Clustering of EORTC QLQ-C30 health-related quality of life scales across several cancer types: Validation study

Abigirl Machingura*, Mekdes Taye, EORTC Quality of Life Group, Brain tumour, Breast Cancer, Melanoma Group, Lung Cancer, Soft Tissue and Bone Sarcoma, Lymphoma, Gastrointestinal Tract Cancer, Head and Neck Cancer, Genito-Urinary Cancers, and Gynecological Cancer Groups, Jammbe Musoro, Jolie Ringash, Madeline Pe, Corneel Coens, Francesca Martinelli, Dongsheng Tu, Ethan Basch, Yvonne Brandberg, Mogens Grønvold, Alexander Eggermont, Fatima Cardoso, Jan Van Meerbeeck, Winette T.A. van der Graaf, Martin Taphoorn, Jaap C. Reijneveld, Riccardo Soffietti, Jeff SloanGalina Velikova, Henning Flechtner, Andrew Bottomley

*Corresponding author for this work

Research output: Contribution to journalArticleAcademicpeer-review

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Abstract

Introduction: The European Organisation for Research and Treatment of Cancer Quality of Life Core Questionnaire (EORTC QLQ-C30) measures 15 health-related quality of life (HRQoL) scales relevant to the disease and treatment of patients with cancer. A study by Martinelli (2011) demonstrated that these scales could be grouped into three main clusters: physical, psychological and gastrointestinal. This study aims to validate Martinelli's findings in an independent dataset and evaluate whether these clusters are consistent across cancer types and patient characteristics. Methods: Pre-defined criteria for successful validation were three main clusters should emerge with a minimum R-squared value of 0.51 using pooled baseline-data. A cluster analysis was performed on the 15 QLQ-C30 HRQoL-scales in the overall dataset, as well as by cancer type and selected patient characteristics to examine the robustness of the results. Results: The dataset consisted of 20,066 patients pooled across 17 cancer types. Overall, three main clusters were identified (R2 = 0.61); physical-cluster included role-functioning, physical-functioning, social-functioning, fatigue, pain, and global-health status; psychological-cluster included emotional-functioning, cognitive-functioning, and insomnia; gastro-intestinal-cluster included nausea/vomiting and appetite loss. The results were consistent across different levels of disease severity, socio-demographic and clinical characteristics with minor variations by cancer type. Global-health status was found to be strongly linked to the scales included in the physical-functioning-related cluster. Conclusion: This study successfully validated prior findings by Martinelli (2011): the QLQ-C30 scales are interrelated and can be grouped into three main clusters. Knowing how these multidimensional HRQoL scales are related to each other can help clinicians and patients with cancer in managing symptom burden, guide policymakers in defining social-support plans and inform selection of HRQoL scales in future clinical trials.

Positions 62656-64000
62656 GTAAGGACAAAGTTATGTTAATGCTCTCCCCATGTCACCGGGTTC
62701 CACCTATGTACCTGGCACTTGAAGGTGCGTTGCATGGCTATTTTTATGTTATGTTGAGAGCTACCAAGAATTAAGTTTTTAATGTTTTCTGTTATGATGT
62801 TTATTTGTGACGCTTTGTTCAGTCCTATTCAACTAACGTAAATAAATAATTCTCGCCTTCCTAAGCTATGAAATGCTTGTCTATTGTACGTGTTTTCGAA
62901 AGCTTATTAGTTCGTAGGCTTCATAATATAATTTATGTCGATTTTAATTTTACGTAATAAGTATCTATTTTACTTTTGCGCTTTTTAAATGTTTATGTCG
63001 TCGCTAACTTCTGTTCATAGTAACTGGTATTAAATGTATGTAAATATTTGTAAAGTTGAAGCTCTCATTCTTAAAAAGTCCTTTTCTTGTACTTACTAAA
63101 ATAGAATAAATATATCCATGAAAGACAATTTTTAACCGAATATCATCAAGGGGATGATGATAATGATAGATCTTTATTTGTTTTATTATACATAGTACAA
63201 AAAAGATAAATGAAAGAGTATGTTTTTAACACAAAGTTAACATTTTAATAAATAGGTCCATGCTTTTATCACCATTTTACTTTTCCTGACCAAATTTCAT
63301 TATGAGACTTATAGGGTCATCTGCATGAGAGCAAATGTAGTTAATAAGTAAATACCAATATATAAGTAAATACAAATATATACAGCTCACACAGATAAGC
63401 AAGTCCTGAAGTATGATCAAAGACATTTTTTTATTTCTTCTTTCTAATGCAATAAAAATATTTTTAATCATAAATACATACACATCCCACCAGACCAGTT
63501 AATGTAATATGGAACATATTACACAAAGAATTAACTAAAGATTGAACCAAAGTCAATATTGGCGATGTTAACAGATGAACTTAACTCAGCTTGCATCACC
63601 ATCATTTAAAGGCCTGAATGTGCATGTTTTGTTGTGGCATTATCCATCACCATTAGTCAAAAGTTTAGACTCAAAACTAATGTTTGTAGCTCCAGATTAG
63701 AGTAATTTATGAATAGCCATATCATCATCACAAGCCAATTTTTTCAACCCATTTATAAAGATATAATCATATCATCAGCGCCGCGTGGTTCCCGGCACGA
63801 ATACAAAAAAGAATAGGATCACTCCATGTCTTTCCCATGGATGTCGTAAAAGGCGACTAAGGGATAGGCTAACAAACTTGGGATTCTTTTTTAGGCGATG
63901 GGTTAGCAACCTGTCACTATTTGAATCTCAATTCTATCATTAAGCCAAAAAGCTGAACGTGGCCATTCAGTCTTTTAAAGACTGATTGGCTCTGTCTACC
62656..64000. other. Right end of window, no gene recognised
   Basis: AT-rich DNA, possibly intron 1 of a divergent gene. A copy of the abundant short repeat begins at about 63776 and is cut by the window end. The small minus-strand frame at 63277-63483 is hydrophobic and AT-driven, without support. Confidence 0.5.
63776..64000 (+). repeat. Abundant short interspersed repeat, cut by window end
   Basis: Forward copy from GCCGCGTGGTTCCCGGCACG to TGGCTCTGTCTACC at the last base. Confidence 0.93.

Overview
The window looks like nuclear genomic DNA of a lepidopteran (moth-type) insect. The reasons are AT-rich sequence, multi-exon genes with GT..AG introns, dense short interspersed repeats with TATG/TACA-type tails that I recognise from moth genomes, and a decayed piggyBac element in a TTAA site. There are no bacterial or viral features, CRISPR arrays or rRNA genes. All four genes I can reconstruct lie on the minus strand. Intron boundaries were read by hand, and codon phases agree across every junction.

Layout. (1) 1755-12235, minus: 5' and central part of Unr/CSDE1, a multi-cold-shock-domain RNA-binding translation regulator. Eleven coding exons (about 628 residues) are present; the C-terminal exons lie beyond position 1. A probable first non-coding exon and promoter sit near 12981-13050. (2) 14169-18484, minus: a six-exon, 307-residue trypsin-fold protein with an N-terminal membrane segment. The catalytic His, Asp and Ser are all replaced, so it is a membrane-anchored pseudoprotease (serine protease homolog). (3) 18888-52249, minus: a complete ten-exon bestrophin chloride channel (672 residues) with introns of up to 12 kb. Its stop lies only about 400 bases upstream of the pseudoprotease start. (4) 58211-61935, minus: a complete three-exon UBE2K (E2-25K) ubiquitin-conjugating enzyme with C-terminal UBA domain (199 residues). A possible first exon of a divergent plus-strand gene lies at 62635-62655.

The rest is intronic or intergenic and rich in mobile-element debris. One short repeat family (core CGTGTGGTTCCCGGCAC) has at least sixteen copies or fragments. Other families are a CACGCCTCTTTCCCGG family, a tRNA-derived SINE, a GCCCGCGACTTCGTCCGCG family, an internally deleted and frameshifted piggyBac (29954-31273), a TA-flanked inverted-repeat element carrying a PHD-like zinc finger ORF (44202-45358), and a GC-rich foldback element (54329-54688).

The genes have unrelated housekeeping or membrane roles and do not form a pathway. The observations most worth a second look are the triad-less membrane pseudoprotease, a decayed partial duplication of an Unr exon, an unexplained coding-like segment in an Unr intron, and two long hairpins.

Original languageEnglish
Pages (from-to)1-9
Number of pages9
JournalEuropean Journal of Cancer
Volume170
Early online date12 May 2022
DOIs
Publication statusPublished - 1 Jul 2022

Bibliographical note

Funding Information:
This study was funded by an academic grant from the EORTC Quality of Life Group (Grant Number: EORTC CATAPULT 1619). Abigirl Machingura's work as a Fellow at EORTC Headquarters was supported by a grant from the EORTC Cancer Research Fund (ECRF).

Funding Information:
The authors are thankful to the EORTC Headquarters, EORTC Clinical Groups (Quality of Life Group, Brain Tumor, Breast Cancer, Melanoma Group, Lung Cancer, Soft Tissue and Bone Sarcoma, Lymphoma, Gastrointestinal Tract Cancer, Head and Neck Cancer, Genito-Urinary Cancers, and Gynecological Cancer Groups) and the principal investigators involved in the various EORTC trials. The authors are also grateful to Project Data Sphere, Mayo Clinic and Canadian Clinical Trials Group for contributing data to this project. Thanks to Paul Novotny for facilitating the preparation and transfer of data from Mayo Clinic. Finally, special thanks to all the patients who participated in the trials used in this study.

Publisher Copyright:
© 2022 Elsevier Ltd

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